• Writings of Early Church Fathers - During the first three centuries of Christendom, the church was a loosely organized and decentralized network of churches. That's not to say they were ineffective. Quite the contrary. Despite persecutions, hardships, and other obstacles that threatened the early church, it quickly grew into such a powerful force that Rome eventually recognized it as the state religion. Before that happened, however, several early prominent church fathers, theologians, and pastors and bishops wrote vociferously to defend the faith and instruct other Christians on how to live the Christian life. Some of these include Clement of Rome, Ignatius, Polycarp, Origen, Justin Martyr, Irenaeus, and others. There is wide agreement and disagreement with the writings of each of these church fathers, but reading them helps us get a better understanding of how diverse the early church was in its thinking.
  • Commentaries - Theologians throughout history have enlightened the church with attempts to explain the Bible through expositions called commentaries. There are thousands of these, and it seems that many theologians, after gaining some notoriety in academia, today want to write their own. For most of church history, theologians didn't write commentaries to pamper their vanity. Rather, they considered it a service to the church. I won't mention all of them, but some of the most important historically include the writings of St. Augustine of Hippo, St. Thomas Acquinas's Summa Theologica, the writings of Martin Luther, and John Calvin's Institutes of the Christian Religion. This is just a few, but represent a good place to start.
  • Bible Handbooks - I've found several Bible handbooks to be helpful in studying the Bible. Handbooks offer archaeological data, cultural information, maps, and other helpful discoveries that can shed light on certain parts of scripture, the early church, the Old Testament Jewish culture, and other items of interest in a meaningful way. They typically go into details you won't find in theological treatises and commentaries. A few of the best ones I've found are Halley's Bible Handbook. Unger's Bible Handbook, and "What The Bible is All About" by Henrietta Mears.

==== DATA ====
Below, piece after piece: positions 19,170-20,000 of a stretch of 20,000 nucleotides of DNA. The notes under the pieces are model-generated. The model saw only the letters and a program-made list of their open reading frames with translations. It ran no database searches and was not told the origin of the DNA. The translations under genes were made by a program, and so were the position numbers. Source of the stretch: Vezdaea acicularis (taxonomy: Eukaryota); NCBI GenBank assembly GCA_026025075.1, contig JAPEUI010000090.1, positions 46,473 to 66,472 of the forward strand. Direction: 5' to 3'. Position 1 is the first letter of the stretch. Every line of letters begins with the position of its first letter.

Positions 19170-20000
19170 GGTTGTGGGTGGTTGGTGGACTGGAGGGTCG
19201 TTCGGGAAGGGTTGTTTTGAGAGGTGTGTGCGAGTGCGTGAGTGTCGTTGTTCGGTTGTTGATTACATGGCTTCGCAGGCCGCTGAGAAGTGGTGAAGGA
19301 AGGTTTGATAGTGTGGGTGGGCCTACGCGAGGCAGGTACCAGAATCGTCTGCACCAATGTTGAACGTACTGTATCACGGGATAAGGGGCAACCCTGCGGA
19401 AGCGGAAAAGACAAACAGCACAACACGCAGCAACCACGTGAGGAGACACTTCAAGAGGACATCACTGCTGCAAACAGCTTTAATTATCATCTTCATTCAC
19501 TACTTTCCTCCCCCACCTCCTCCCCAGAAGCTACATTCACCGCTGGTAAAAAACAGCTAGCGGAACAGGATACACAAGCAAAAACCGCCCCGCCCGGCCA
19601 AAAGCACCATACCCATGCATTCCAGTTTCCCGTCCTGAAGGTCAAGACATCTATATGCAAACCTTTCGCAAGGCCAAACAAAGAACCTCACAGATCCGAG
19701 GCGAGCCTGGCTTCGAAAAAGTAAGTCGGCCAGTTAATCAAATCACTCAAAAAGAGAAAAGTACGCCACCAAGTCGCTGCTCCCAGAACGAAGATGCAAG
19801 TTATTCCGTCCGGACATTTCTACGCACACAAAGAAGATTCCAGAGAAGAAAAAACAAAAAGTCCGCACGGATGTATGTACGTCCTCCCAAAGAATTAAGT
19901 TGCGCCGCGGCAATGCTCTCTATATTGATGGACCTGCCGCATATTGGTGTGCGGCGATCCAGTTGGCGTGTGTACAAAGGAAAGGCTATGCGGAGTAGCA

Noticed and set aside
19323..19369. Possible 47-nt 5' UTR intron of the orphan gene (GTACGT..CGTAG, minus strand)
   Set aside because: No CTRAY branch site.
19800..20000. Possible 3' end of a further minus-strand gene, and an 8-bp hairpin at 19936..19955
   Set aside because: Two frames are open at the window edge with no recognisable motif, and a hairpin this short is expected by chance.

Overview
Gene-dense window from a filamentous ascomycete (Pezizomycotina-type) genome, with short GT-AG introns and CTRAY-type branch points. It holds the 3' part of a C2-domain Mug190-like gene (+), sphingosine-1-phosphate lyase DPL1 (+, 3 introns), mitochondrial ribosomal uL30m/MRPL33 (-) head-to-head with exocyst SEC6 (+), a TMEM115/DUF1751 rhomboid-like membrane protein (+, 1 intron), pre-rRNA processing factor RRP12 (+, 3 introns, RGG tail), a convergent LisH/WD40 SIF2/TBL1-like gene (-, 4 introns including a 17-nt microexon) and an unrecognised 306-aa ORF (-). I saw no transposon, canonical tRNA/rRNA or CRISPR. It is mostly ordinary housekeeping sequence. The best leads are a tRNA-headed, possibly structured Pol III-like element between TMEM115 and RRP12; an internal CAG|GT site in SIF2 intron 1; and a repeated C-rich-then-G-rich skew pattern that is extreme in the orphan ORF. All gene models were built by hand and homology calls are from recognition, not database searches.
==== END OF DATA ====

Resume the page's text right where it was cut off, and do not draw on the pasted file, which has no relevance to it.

• Lexicons - The Bible is written primarily in Greek and Hebrew, with some Aramaic passages. While there are a great many excellent translations of the Bible, it does help to go back to the original languages once in a while. Unless you have a thorough understanding of ancient Greek and Hebrew, your best best is to use a lexicon, which helps in understanding the definitions of the original words and to offer a better understanding of the text in its original languages accounting for the differences in language nuances and idiomatic expressions between cultures and time periods.
  • Concordances and Bible Dictionaries - Concordances list words found in the Bible and where to find them. Good ones also include dictionaries and lexicons to help us better understand the context of the words within the scripture. The best ones I've found are Strong's Exhaustive Concordance, Young's Analytical Concordance to the Bible, and Nave's Topical Bible. I've also found Vine's Concise Dictionary of Old and New Testament Words helpful.